In The Web that nas no Weaver, Kaptchuk discusses a lesser known element in Chinese medicine known as jing, which may also play a role in migraines and other chronic illness. If chi is the rough equivalent of electrical energy, then jing represents the charge that produces that energy in the first place, functioning similarly to a battery. Beinfield identifies jing as a sort of vital essence, perhaps like DNA. While we inherit our primary supply of it from our parents, there are herbs available that serve to replenish the source.

One of the more popular over-the-counter medicines commonly prescribed to women plagued by recurring migraines and other manifestations of liver chi stagnation is Xiao Yao Wan (pronounced show-yow-won). At some acupuncture clinics, it’s more poetically (and expensively) packaged as the Free and Easy Wanderer. This staple of Chinese medicine has been around for almost 900 years, and is readily available at most herb stores in Chinatown and on Clement Street. Although not a headache formula per se, the herbs that make up this patent remedy are said to move the chi, alleviate a damp spleen and support normal liver function. Like feverfew tea, Xiao Yao Wan is considered a preventative remedy for migraines.

To treat a migraine at the time it hits, some acupuncturists prescribe another patent formula known as Gastrodia Combination. The Chinese traditionally describe a headache not as an ache but as a head wind, so the aim of these herbs is to dispel gas from the body and relax the liver. The remedy comes in the form of the traditional black pellets or capsules, but it’s much harder to find than Xiao Yao Wan.

According to the bottle’s accompanying literature, Gastrodia Combination is also said to keep your hair from turning white.

Food for Thought

Both western and eastern experts concur that some foods trigger migraines. Thus, their removal from the diet may pre-empt the onset of headaches. Poor eating habits, or a tendency to eat the same food daily are also considered at-risk behavior that should be avoided.

Back in 1967, Dr. Hedda Hanington first reported in the British Medical Journal on the relationship between the chemical “tyramine” and migraines. Tyramines are common to foods that are aged or fermented. Cheese represents the biggest offender, with the ability to spark a migraine within hours, if not minutes of consumption. (Cottage, cream and goat cheese are exceptions.) Dr. Hanington stumbled across this tyramine connection while studying patients being treated for depression with certain drugs called monoamine oxidase (MAO) inhibitors.

Dr J. Gordon Millichap, a pediatric neurologist at Chicago’s Northwestern University Medical Center has reported that MAO inhibitors taken in chance combination with a meal of cheese can also cause an acute rise in blood pressure by releasing the neurotransmitter norepinephrine. Beer, pickled herring, chicken liver, yeast, coffee, broad bean pods, citrus, and canned figs all contain tyramines. Food-sensitive folks should also watch out for cured meats like hot dogs, salami and bacon, Monosodium Glutamate (MSG), chocolate, citrus fruits, the sugar substitute Aspartame, and wine containing sulphites.

According to Susan Dyson’s book on migraines, it’s possible to develop a sensitivity to almost any food simply by eating it too often. Like an allergy, a food sensitivity disrupts the normal digestive processes.

In his study published last year, Dr Millichap noted that vascular headaches can also result from ingesting an “excessive carbohydrate load”. Because the carbs stimulate rapid insulin secretion, the hormonal reaction sets the attack into motion. He advises patients to eat three well-balanced meals a day, stay away from peanuts, and learn not to over-indulge in food cravings, apparently a common tendency among those with dietary-related migraines. Frozen treats like ice cream can constrict blood vessels in the neck, which causes the blood vessels in the head to dilate, so those prone to migraines should be careful about what they eat.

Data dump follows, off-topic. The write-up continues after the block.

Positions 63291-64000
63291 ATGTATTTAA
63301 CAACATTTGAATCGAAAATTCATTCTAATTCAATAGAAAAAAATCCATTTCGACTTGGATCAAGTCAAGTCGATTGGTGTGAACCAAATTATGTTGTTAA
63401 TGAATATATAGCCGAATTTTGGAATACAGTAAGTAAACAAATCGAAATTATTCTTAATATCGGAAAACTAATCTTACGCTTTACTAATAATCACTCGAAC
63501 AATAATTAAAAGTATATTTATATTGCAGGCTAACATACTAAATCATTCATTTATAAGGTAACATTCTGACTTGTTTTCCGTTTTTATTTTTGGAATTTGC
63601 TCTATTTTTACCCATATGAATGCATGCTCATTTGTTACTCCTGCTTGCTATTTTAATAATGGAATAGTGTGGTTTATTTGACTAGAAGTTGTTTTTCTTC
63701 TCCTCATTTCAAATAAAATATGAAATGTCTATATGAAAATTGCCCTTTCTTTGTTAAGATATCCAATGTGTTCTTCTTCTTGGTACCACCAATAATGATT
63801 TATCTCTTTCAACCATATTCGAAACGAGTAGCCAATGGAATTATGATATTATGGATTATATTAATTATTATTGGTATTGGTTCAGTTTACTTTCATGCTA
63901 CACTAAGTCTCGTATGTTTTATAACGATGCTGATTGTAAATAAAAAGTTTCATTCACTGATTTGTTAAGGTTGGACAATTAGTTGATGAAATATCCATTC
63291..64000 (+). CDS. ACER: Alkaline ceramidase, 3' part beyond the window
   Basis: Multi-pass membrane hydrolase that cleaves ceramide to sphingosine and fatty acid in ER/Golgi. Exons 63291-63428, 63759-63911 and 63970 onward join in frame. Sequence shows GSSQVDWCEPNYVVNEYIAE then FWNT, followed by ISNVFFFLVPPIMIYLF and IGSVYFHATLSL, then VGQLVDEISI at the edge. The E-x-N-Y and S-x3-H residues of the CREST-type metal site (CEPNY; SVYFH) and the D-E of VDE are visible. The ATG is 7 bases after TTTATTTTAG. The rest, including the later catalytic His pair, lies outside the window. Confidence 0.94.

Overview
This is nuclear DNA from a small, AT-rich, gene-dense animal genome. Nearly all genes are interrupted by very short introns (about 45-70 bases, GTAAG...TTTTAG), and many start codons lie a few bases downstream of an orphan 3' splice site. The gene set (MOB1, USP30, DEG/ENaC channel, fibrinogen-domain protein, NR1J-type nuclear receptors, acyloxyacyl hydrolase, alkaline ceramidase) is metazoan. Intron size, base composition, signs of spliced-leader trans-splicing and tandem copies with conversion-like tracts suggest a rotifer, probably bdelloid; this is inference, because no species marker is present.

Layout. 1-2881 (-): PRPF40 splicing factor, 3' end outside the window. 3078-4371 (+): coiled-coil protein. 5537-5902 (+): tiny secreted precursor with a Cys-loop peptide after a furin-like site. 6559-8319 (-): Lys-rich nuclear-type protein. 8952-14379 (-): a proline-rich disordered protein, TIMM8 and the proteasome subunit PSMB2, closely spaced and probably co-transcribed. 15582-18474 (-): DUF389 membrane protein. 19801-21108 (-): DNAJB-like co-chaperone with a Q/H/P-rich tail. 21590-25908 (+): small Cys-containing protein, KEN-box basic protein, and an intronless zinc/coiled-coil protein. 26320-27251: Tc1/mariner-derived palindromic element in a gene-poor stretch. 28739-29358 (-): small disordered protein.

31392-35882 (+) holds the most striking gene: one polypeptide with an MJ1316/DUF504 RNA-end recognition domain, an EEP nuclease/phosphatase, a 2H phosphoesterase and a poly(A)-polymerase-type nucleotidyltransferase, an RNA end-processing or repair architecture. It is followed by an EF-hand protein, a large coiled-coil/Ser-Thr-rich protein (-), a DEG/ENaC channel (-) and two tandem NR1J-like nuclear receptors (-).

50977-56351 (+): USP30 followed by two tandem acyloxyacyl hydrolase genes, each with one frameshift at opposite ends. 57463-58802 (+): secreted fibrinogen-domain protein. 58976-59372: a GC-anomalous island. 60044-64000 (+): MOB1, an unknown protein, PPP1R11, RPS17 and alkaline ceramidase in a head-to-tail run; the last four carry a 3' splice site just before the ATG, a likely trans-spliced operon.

Asian medicine, for its part sees modifications to the diet as playing a central role in overcoming any chronic illness. With regard to headaches, acupuncturists take a hard stance on the consumption of any fried or fatty foods, since the oils and other fats can irritate the gall bladder. (One notable exception is Omega-3 fatty acids.)

For some digestive ailments, cooked foods are suggested over raw (especially in winter), since the digestive system has a much harder time breaking down the uncooked material, and that weakens the liver, exacerbating any problems that may already exist. On the other hand, vegetables and fruits contain roughage (a.k.a. fiber), which helps keep the intestines unclogged and the chi moving. Apples are good for alleviating gall bladder irritation. While spicy food should be avoided, ginger root in tea or as part of a cooked dish aides in dispersing chi congestion.

Then there’s the question of caffeine. Many migraineurs routinely drink coffee at the first sign of a headache. Like ginger, the stimulant moves the chi and blood. However, Chinese medicine strongly discourages this practice, claiming patients pay too high a price for the short-term fix. Honora Lee Wolfe, who has written about chi congestion in breast disorders, insists that while caffeine may temporarily relieve the “stuck” chi, “because the Liver must be kept nourished by Blood in order for its Qi to move smoothly … the net effect is that the caffeine, by wasting the Liver Blood, leaves the Liver less able to promote free flow of the Qi.”

Ironically, the ultimate bullet that brings down the migraine headache may be a weapon we already have in our human arsenal – the power to relax. (See Sidebar.) As Dorothy found out after all her long travails in the Wizard of Oz, exonerating one’s self from enemy terrain may really be as simple as tapping your own internal resources and repeating “There’s no place like home.”

Of course, that assumes you have a home to go to.

Copyright 2006 The City Edition